• Mon
  • Apr 21, 2014
  • Updated: 3:42pm

We're behind the curve on mandatory retirement

PUBLISHED : Monday, 27 September, 2010, 12:00am
UPDATED : Monday, 27 September, 2010, 12:00am

Caring for the elderly is going to be a major concern for Hong Kong. The chief executive touched on it in his 2008 policy address, saying: 'The number of people aged 65 or above is expected to increase to 2.17 million by 2033' - a quarter of the population expected then.

But not enough thought is being given to allow such people to help themselves and society by continuing to work, if they want to, rather than forcing them to retire at a certain age.

Asked about the possibility of raising the retirement age, Secretary for Labour and Welfare Matthew Cheung Kin-chung told Legco that Hong Kong did not have a mandatory retirement age: 'employees and employers are free to negotiate on a mutually agreed basis for a suitable retirement age', he said. That is being disingenuous. How many people are able to negotiate with their employer on a 'mutually agreed basis for a suitable retirement age'?

The government is Hong Kong's biggest employer. Does it negotiate with individual civil servants about an acceptable retirement age? Of course not.

The government not only imposes a mandatory retirement age, but it implicitly supports one for the private sector as well, by ending contributions to the Mandatory Provident Fund once an employee reaches the age of 65.

It is simply not good policy to make people who are highly educated, experienced, talented and healthy stop working - and to stop paying taxes - in order to be supported by other taxpayers.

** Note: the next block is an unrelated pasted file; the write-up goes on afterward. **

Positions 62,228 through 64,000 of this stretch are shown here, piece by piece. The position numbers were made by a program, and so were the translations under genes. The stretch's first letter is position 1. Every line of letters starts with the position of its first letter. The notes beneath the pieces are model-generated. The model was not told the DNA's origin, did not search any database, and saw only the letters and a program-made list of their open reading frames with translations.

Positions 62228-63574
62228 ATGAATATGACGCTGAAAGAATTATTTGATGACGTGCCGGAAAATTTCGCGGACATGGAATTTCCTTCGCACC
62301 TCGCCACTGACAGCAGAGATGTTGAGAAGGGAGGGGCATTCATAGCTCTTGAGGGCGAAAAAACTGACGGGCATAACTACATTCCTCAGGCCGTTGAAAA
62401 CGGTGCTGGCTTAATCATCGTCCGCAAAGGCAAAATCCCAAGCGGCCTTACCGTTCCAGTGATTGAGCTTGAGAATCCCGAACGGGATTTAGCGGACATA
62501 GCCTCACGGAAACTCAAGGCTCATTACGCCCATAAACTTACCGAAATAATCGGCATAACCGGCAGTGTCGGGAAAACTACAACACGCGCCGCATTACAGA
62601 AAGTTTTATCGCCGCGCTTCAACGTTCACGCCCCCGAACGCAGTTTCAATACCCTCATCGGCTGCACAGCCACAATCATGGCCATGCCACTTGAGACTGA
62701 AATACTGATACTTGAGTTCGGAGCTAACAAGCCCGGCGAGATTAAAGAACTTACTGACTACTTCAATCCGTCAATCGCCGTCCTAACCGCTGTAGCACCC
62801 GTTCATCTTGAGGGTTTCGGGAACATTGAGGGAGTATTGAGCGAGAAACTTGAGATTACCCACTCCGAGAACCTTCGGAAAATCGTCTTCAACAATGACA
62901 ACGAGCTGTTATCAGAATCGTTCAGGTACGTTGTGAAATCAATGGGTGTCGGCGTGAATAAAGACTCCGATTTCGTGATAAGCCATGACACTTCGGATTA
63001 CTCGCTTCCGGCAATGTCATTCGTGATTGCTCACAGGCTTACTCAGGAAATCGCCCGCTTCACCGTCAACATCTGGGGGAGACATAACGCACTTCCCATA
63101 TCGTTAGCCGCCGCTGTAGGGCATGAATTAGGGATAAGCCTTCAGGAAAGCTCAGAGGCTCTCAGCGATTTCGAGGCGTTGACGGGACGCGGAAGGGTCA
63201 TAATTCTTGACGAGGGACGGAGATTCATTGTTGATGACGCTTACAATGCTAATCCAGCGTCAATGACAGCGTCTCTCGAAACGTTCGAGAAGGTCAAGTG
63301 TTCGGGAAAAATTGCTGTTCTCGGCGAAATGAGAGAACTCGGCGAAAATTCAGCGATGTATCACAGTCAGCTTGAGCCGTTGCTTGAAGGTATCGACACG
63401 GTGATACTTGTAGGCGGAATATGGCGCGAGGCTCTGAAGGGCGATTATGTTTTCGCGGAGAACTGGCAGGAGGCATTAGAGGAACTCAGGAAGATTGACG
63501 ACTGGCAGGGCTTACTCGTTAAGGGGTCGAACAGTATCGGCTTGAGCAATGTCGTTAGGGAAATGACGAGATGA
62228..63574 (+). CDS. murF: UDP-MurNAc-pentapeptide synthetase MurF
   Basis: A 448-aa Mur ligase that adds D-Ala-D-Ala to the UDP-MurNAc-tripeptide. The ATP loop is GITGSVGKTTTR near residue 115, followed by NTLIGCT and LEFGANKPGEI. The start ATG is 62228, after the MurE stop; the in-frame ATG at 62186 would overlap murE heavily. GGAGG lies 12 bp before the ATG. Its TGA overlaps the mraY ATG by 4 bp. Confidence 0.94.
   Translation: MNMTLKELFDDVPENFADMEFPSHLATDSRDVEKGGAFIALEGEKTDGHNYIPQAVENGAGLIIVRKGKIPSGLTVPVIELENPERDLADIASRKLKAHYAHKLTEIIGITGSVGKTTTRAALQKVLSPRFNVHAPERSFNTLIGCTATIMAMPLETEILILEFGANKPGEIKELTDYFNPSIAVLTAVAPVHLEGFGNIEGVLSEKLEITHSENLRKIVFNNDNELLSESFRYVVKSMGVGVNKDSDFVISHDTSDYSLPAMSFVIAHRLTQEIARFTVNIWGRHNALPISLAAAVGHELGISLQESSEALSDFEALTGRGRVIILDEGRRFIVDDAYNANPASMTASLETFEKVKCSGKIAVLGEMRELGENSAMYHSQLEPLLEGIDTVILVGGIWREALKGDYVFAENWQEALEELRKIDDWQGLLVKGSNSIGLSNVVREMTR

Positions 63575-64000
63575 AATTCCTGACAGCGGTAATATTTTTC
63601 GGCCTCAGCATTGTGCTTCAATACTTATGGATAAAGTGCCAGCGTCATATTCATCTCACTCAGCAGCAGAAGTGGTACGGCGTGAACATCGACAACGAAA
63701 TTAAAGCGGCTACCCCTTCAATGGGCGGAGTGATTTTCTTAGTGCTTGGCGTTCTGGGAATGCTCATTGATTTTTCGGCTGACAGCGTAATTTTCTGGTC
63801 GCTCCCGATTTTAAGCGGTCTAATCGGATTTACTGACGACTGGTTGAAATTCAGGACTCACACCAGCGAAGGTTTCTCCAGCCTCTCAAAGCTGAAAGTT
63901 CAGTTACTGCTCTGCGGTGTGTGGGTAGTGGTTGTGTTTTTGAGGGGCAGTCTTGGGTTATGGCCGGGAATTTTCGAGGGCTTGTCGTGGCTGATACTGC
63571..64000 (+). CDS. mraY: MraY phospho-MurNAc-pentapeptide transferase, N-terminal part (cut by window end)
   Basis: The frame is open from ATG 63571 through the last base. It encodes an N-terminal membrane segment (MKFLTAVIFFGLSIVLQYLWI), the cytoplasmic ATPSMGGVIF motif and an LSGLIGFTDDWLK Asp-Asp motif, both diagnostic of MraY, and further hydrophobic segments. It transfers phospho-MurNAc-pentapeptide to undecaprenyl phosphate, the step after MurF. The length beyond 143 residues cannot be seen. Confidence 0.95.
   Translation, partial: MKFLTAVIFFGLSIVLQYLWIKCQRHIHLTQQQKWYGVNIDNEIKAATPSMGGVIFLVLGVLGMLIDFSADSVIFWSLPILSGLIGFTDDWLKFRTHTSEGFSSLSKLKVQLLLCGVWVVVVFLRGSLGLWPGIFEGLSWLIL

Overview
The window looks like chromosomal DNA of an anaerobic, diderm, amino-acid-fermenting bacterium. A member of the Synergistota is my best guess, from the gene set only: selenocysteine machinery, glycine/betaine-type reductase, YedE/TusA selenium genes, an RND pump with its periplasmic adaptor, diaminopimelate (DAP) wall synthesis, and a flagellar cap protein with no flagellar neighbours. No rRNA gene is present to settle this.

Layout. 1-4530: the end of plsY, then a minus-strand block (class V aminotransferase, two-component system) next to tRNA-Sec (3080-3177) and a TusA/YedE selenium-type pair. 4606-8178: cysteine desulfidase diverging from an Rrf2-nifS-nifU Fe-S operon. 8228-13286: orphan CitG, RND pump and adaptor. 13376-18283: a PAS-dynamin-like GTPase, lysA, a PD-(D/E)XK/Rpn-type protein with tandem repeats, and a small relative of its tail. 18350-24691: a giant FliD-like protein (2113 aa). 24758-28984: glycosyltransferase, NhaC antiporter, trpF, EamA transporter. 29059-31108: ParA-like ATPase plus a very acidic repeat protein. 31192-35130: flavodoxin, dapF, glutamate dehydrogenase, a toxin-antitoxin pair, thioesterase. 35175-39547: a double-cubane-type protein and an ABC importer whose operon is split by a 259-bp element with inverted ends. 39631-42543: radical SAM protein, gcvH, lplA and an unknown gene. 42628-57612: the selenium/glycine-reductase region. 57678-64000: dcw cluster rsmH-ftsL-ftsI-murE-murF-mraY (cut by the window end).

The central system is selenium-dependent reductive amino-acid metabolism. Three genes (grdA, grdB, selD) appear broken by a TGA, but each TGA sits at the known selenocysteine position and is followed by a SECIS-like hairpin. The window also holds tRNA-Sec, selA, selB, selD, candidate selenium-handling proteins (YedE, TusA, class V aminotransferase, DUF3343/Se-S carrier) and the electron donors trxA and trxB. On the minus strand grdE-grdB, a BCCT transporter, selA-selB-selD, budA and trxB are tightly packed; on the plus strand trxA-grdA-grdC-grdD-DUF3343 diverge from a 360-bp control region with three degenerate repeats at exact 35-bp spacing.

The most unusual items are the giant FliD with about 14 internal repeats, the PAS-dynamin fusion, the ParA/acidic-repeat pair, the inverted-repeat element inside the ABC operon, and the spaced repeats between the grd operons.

At root, the problem is one of age discrimination. But the government is clearly unprepared to enact new legislation now, with the race discrimination ordinance only having come into effect last year.

But there are things that can be done without government action. Universities, for example, are free to change their retirement policies.

Currently there is no uniformity. Among the three top universities, the University of Hong Kong and Chinese University have a retirement age of 60, while the Hong Kong University of Science and Technology lets professors teach until 65.

But setting any age for mandatory retirement is arbitrary. In a society like Hong Kong, where the birth rate is low and longevity high, it is self-defeating.

Other jurisdictions have already moved ahead. The University of Toronto ended mandatory retirement in 2006. In fact, universities in Canada and the United States generally do not have a mandatory retirement age.

Hong Kong is behind the curve.

A professor reaching retirement age is clearly qualified for the job and may be an extremely good teacher whose publications have helped make a name for himself and the university. Why should someone like that be put out to pasture?

Some of our leading academics will receive offers from other institutions as their mandatory retirement approaches, and the exodus from Hong Kong will begin. This is not the way to strengthen our universities: we are moving from a three-year to a four-year system, meaning a 33 per cent increase in the size of the student body.

A headline in Friday's South China Morning Post about the new, four-year degree system read: 'Wanted: 1,000 professors for HK universities'. This seems like an excellent time for universities here to end mandatory retirement, keep those who want to continue working and absorb new blood at the same time.

Like other employers, universities will eventually want a system for getting rid of deadwood while keeping those who are sharp and productive. That can be done by using other criteria - not a retirement age applied blindly to one and all.

Frank Ching is a Hong Kong-based writer and commentator.

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